There are a lot of risks and fears as the coronavirus situation in the country is not improving much. Still, life is going on and people from different walks of life are trying to find ways to survive in the new normal. Especially when it comes to communication, decision-making and planning, they are not waiting for traditional arrangements. Instead, virtual meetings have become the popular choice during this pandemic.
Initially, sport was not a priority. It was imperative to save lives following the unprecedented impact of the virus on every aspect of our lives, but gradually the sports fraternity all over the world has come forward to find ways to resume.
Understandably, Bangladesh is still in a dilemma over how to resume sport. But there is no point in sitting idle with future plans and course of action.
Former Bangladesh Cricket Board (BCB) president Saber Hossain Chowdhury recently pointed out that country's most affluent sporting body is lagging behind other countries when it comes to thinking outside the box and facing the new normal. He asked for proactive, creative and collective efforts in this crisis, where meeting virtually is the rule, not the exception.
The BCB, the custodian of the country's most popular sport, is apparently nowhere close to such initiatives, which has been reflected in their recent activities.
While the Bangladesh Football Federation (BFF) has held a number of virtual meetings to take decisions, we only recently came to know from the BCB's Media Committee Chairman that they were waiting for board president Nazmul Hassan, who underwent surgery in London, to return to the country before holding such a meeting.
It is a huge opportunity for the BCB to engage all of their members in discussion about how to chart their course of action and a virtual platform can be especially useful in engaging sports organisers over the country to seek out solutions to redesign the decrepit domestic cricket structure, which they need to prioritise in the post-pandemic world. What we got instead were dithering comments from board higher-ups.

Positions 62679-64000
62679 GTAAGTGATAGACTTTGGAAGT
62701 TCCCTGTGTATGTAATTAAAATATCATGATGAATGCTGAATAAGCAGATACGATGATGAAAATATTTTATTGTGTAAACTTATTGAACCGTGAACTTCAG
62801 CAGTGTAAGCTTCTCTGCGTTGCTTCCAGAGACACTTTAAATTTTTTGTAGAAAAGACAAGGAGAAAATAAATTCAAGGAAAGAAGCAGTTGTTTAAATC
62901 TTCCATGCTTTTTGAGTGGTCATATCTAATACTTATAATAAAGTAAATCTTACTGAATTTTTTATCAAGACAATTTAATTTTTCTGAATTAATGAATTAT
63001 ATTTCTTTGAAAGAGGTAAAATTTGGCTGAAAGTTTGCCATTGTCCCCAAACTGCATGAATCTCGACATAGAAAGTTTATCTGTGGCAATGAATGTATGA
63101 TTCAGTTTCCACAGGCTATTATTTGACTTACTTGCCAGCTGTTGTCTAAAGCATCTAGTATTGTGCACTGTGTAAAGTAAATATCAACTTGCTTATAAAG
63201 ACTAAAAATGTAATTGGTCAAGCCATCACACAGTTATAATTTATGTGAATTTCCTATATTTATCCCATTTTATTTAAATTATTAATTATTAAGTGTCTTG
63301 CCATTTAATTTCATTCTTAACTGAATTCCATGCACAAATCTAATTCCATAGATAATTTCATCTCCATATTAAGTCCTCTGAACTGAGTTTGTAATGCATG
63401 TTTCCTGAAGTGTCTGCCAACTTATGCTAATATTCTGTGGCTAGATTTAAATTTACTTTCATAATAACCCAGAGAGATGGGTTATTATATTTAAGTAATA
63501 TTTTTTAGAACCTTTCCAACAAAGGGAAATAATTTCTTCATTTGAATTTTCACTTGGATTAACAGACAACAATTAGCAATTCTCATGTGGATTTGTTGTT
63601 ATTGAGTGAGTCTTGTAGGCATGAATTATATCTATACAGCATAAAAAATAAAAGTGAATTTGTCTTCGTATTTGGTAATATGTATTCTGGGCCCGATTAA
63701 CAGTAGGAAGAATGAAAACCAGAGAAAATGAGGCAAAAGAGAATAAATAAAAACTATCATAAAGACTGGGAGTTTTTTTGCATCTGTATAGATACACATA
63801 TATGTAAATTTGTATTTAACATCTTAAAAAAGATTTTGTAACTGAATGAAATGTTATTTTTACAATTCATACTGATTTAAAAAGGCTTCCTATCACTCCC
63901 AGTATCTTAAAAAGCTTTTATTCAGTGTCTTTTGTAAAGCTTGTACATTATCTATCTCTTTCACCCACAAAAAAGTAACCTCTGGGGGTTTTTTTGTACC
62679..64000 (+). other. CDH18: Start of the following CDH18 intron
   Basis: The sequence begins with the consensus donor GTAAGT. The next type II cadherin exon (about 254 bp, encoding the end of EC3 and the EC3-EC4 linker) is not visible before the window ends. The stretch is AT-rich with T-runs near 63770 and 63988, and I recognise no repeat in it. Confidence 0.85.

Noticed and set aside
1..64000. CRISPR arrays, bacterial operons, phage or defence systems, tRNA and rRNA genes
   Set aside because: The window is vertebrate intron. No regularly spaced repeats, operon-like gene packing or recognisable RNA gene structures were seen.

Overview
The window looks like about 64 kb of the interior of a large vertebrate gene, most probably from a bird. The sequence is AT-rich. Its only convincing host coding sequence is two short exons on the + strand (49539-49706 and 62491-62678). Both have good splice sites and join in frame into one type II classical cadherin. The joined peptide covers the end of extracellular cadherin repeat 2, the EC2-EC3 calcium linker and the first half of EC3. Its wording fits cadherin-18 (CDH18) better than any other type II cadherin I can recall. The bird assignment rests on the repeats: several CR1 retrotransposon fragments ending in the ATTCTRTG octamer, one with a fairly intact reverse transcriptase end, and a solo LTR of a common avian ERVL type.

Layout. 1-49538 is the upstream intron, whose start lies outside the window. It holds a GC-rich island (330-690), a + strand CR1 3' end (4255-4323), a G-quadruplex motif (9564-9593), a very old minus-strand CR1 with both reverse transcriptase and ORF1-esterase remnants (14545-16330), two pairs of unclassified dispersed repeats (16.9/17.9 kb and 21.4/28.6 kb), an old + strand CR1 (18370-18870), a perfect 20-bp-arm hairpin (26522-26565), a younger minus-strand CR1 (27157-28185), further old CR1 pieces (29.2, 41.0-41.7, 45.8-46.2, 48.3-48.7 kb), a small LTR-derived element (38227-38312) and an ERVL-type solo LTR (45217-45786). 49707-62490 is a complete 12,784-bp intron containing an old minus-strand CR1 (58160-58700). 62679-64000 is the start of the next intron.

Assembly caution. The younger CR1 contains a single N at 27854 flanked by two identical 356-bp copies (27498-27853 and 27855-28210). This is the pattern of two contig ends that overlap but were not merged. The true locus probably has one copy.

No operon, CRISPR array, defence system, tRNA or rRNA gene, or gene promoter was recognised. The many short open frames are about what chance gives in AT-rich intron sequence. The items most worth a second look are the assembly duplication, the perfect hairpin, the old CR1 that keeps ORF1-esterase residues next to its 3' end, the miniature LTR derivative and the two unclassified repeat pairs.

Their own president is the chief of the Asian Cricket Council (ACC) but an important director had no idea about the impending cancellation of the Asia Cup just a few days before it was made official. He mentioned then that the BCB might target the Asia Cup as a way to bring players back to the field for preparation.
Another director stated that they were considering Cox's Bazar or BKSP as alternative venues for the Dhaka Premier League and also arranging accommodation to maintain isolation so they could start on short notice when the situation was conducive to resumption. The development committee only on Wednesday held a meeting to announce that they were looking to resume the Under-19 team's camp next month. But nobody actually knows what the board's decision is.
Players are complaining that they are not getting a clear picture from their board regarding the resumption of training or cricket. They were confused when the board said that they discouraged individual outdoor practice but that players could now do so at their own risk.
Many believe there are tough times ahead for the BCB when it comes to international series, but the only thing the BCB has assured is that they are in good shape in terms of financial stability. On the other hand, the postponement of Asia Cup only a few hours after the Pakistan Cricket Board dismissed of BCCI president Sourav Ganguly's comments on an impending cancellation just shows that in the post-pandemic era, everything will not happen according to what was written on the previous sheet. However, there are hardly any signs that the BCB is collectively discussing the challenges in the coming days.
The BCB cannot simply think that everything will get going only when they do. That attitude puts them at risk of being left at sea while the rest of the world embarks on their voyage into the new normal.